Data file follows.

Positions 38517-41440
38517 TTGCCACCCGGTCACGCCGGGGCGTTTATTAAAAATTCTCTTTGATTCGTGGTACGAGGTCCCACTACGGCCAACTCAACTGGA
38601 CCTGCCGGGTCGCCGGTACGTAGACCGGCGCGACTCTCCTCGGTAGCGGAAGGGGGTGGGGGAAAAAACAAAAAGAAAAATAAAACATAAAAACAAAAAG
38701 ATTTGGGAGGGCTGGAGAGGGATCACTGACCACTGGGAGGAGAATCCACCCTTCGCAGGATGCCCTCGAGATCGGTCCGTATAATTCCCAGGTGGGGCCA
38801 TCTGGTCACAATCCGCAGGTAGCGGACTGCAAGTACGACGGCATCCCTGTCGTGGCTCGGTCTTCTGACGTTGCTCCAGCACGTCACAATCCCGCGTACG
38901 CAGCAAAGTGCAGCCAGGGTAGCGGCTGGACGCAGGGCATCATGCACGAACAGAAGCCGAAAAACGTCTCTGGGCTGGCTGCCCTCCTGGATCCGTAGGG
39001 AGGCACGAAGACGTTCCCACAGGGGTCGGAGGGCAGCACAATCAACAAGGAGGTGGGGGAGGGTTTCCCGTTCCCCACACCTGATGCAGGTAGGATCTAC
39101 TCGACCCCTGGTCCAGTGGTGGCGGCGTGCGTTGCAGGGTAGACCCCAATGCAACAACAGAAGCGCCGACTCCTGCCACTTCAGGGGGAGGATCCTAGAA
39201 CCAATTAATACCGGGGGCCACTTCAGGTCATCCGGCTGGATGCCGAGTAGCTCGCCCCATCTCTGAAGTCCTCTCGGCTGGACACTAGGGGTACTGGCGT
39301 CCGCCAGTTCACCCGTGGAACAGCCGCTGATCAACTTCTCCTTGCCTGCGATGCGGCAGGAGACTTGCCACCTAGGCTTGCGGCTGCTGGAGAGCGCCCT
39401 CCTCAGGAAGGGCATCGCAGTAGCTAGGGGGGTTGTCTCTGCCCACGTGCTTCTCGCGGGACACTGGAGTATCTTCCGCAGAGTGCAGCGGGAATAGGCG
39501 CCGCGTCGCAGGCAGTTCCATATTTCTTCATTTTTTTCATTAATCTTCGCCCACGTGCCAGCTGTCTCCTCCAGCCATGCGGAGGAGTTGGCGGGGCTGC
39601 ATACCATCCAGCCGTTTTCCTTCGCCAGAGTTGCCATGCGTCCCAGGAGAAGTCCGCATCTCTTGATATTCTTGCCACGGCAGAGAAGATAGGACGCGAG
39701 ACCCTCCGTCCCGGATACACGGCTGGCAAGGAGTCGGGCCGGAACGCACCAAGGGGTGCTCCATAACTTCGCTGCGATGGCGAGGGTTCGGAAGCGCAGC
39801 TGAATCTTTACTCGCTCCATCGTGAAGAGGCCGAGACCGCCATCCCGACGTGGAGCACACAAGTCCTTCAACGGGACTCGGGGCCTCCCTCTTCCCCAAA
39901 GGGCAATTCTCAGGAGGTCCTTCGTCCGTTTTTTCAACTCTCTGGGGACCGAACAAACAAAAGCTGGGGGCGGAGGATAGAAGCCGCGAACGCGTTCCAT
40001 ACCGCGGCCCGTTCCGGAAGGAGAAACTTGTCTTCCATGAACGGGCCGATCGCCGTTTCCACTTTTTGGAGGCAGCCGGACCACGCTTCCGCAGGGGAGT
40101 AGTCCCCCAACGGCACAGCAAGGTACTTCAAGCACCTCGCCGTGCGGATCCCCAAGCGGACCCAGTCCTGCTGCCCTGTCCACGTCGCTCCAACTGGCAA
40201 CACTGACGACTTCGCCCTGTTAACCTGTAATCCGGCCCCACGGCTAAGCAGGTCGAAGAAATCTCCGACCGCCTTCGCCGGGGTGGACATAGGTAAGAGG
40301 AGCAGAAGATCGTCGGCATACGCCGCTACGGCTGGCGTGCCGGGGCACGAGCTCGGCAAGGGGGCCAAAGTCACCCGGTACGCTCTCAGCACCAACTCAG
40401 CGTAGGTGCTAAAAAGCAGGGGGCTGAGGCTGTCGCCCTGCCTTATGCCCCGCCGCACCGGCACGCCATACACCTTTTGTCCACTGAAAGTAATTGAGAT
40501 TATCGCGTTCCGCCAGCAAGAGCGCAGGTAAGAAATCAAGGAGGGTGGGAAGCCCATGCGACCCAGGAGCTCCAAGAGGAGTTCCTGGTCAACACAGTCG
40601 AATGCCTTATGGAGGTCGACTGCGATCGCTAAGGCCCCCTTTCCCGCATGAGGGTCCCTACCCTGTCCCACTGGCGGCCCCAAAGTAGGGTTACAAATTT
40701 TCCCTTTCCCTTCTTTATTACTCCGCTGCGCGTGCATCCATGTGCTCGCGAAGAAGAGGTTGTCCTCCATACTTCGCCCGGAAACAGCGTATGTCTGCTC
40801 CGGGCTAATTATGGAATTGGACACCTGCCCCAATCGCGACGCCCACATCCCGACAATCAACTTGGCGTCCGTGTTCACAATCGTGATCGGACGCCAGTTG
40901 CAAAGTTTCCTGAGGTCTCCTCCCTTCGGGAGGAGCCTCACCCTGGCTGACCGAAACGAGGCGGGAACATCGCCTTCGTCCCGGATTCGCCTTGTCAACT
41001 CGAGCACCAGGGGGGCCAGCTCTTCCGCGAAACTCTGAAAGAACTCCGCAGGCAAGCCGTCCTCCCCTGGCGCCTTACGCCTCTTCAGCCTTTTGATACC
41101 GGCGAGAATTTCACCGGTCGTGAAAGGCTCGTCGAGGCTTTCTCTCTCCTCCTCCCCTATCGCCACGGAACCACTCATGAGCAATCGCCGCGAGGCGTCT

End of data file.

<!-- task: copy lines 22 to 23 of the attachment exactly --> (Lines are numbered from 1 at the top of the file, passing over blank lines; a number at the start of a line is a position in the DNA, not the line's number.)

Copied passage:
40501 TATCGCGTTCCGCCAGCAAGAGCGCAGGTAAGAAATCAAGGAGGGTGGGAAGCCCATGCGACCCAGGAGCTCCAAGAGGAGTTCCTGGTCAACACAGTCG
40601 AATGCCTTATGGAGGTCGACTGCGATCGCTAAGGCCCCCTTTCCCGCATGAGGGTCCCTACCCTGTCCCACTGGCGGCCCCAAAGTAGGGTTACAAATTT